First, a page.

1. Graceful [2:39]
  2. First Contact [3:19]
  3. I Don't Know What [4:52]
  4. Where Are You Now? (A Rockorian Chant) [5:53]
  5. Dark Night of the Soul [4:39]
  6. Bump [3:49]
  7. Help Me Fly [4:38]
  8. What You Want Me To Be [4:20]
  9. Flowing Deep in the Night [4:46]
  10. Transformation [7:38]

David C. Deal Discusses Transformations:

The songs on Transformations are the most deeply personal and autobiographical music I have written.  For example, the second song, “First Contact”, describes a spiritual, epiphany experience I had when about 20 years old. I was driving my car to my girlfriend’s house when suddenly, God was “present” and “said”, “Dave, I want you to know: first, that I exist, and secondly, what you do matters to me.” The intense, powerful reality of that contact was short on details but was indeed life changing.

The third song, “I Don’t Know What” is based upon a poem written by the 17th century monk, St. John of the Cross. Following the “First Contact” experience I discovered the writings of St. John of the Cross and Thomas Merton. They seemed to most closely speak to the relationship I experienced with God, both during and following the “First Contact” moment.

“Where Are You Now”, the fourth song on Transformations, expresses a period in my life where I struggled to find organized theologies which would enable me to learn more about the Divine, and nurture a closeness with God/The Ground Of Being.

“Dark Night of the Soul”, song four, conveys a state of despair where I continued to experience the reality of God’s existence but felt frustrated by my inability to learn more about him or to relate that knowledge to everyday issues in my life.

“Bump” represents the decade or so in my life where career and family issues overshadowed the theological questions.

I wrote song seven, “Help Me Fly”, after the wedding of my daughter. It expresses the love of my children which I feel emanates from the single source of love.

Song eight, “What You Want Me to Be”, is about the feelings that gradually intensified as my family became older and my career was established. The desire to further understand and relate to the Divine regained it saliency, leading me back to St. John’s, mystical Christianity. This re-emergence is reflected in the ninth song, “Flowing Deep in the Night”, which is based upon another poem written by St. John.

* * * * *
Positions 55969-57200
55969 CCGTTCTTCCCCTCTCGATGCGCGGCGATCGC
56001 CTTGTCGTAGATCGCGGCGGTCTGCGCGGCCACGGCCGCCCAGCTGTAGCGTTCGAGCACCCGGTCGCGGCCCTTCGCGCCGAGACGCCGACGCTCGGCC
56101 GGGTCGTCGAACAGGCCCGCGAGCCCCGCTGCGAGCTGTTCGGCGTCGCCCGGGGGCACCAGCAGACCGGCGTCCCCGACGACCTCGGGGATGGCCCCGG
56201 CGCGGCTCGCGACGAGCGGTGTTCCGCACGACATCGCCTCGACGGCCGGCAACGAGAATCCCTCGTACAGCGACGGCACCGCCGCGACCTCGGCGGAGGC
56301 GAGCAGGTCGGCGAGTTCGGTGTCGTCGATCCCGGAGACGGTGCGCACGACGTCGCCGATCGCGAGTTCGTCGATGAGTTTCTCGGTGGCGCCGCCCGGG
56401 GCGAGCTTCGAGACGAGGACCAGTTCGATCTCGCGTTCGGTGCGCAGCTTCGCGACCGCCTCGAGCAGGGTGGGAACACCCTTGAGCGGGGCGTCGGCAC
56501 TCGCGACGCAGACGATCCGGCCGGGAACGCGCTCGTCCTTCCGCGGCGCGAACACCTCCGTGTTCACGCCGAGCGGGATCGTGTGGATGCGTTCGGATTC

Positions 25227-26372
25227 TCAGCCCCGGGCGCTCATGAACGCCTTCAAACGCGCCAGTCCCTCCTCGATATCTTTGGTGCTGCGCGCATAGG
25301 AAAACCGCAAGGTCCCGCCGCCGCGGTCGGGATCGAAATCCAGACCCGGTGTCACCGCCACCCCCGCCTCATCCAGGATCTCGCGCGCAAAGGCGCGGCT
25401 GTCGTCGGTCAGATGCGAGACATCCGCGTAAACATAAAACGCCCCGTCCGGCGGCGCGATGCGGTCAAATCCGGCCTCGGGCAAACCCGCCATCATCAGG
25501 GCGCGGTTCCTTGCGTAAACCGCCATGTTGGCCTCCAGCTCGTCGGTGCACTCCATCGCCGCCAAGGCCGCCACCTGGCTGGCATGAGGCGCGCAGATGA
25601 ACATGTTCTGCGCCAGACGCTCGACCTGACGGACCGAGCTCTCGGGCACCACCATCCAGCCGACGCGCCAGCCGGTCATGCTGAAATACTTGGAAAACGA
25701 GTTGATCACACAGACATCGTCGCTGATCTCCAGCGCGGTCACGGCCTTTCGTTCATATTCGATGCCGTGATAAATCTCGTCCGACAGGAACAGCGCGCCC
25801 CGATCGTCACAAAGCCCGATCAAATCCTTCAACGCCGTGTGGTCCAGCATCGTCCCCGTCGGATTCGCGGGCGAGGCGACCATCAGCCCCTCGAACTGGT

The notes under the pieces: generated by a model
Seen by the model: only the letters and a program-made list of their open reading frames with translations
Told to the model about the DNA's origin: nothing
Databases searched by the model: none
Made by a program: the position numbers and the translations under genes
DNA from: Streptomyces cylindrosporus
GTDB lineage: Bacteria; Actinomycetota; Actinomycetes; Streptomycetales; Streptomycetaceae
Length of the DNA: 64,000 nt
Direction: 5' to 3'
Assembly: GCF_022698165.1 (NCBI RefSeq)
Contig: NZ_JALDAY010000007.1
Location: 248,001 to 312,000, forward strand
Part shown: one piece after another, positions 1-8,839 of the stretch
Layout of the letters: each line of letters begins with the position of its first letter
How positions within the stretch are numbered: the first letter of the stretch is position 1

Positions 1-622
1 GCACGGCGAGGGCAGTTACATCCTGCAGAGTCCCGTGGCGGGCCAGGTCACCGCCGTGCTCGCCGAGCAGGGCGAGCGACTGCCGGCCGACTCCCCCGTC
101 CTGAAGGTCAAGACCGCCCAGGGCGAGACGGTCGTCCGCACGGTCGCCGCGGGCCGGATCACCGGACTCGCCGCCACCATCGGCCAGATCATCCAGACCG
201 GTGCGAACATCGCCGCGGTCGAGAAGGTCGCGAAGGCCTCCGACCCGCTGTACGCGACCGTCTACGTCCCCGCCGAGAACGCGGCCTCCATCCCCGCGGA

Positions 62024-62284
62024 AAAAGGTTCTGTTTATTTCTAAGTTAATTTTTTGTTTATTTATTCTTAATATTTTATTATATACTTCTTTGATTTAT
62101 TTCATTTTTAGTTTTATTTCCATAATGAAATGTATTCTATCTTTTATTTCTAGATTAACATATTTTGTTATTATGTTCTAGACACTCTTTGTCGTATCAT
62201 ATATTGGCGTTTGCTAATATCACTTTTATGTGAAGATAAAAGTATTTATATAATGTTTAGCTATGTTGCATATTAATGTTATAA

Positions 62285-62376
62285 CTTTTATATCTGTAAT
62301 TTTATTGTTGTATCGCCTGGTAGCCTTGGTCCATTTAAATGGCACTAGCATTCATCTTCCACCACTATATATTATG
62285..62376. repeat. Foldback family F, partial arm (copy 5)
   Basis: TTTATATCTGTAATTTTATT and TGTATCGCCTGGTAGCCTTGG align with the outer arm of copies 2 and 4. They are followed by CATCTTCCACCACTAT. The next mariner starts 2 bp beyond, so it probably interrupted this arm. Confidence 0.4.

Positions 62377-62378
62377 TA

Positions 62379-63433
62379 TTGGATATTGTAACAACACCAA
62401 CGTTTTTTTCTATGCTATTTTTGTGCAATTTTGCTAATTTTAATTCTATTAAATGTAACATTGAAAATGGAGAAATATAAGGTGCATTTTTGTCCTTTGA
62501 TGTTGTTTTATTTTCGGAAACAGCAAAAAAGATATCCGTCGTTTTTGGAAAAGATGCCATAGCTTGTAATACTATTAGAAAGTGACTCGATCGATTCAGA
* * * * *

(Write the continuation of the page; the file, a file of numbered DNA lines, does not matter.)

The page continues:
Finally, the song “Transformation” is a celebration of “SEEING” the One/Spirit/God/Creation as totally connected; as faces of the same energy and our consciousness as a “mirror of creation”.  Perhaps a song 11, 12 ……..is waiting in the future. I hope you enjoy Transformations.

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Sometimes, in the midst of a perfectly ordinary day, one is unexpectedly flooded by the magnificence of "what is." Perhaps that moment of awareness and clarity arrives while watching a storm or absorbing a piece of art or kneeling with intention in a church. If blessed, echoes of the past and visions of the future fade from existence as the unknowing silence of the infinite present emerges. With patience and grace, one comes to know the incredible richness of "what is" as a revelation of God's face and the mind is forever transformed into a mirror of creation."
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